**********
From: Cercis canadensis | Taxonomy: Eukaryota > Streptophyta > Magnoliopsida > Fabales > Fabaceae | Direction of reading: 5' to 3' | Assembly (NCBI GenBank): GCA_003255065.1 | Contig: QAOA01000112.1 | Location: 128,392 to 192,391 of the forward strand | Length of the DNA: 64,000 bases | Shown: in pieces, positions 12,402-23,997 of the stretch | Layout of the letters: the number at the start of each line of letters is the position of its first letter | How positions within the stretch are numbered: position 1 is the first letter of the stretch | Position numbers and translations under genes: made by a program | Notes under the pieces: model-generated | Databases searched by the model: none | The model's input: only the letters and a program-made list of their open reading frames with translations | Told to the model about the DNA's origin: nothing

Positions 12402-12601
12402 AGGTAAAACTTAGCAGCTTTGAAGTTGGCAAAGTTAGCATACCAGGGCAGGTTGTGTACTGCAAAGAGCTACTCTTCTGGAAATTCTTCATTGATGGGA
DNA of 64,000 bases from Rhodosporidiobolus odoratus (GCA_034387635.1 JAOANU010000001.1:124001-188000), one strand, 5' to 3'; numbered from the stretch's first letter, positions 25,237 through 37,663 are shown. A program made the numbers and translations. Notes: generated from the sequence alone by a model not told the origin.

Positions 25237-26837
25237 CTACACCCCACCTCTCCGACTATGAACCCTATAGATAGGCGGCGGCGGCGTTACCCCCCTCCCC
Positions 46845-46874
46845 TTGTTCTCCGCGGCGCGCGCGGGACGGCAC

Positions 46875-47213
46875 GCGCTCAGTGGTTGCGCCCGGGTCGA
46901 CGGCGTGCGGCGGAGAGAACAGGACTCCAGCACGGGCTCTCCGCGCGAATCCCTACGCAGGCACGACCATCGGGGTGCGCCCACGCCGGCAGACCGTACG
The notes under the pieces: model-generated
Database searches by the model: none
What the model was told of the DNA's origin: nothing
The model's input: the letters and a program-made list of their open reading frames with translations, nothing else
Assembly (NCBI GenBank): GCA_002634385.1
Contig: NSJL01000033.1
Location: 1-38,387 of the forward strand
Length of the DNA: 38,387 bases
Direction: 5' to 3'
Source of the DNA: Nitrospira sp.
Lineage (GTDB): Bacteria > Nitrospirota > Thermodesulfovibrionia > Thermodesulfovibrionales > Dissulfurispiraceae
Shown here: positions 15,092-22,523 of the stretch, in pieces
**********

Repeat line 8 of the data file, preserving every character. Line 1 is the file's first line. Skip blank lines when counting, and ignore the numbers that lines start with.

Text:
46845 TTGTTCTCCGCGGCGCGCGCGGGACGGCAC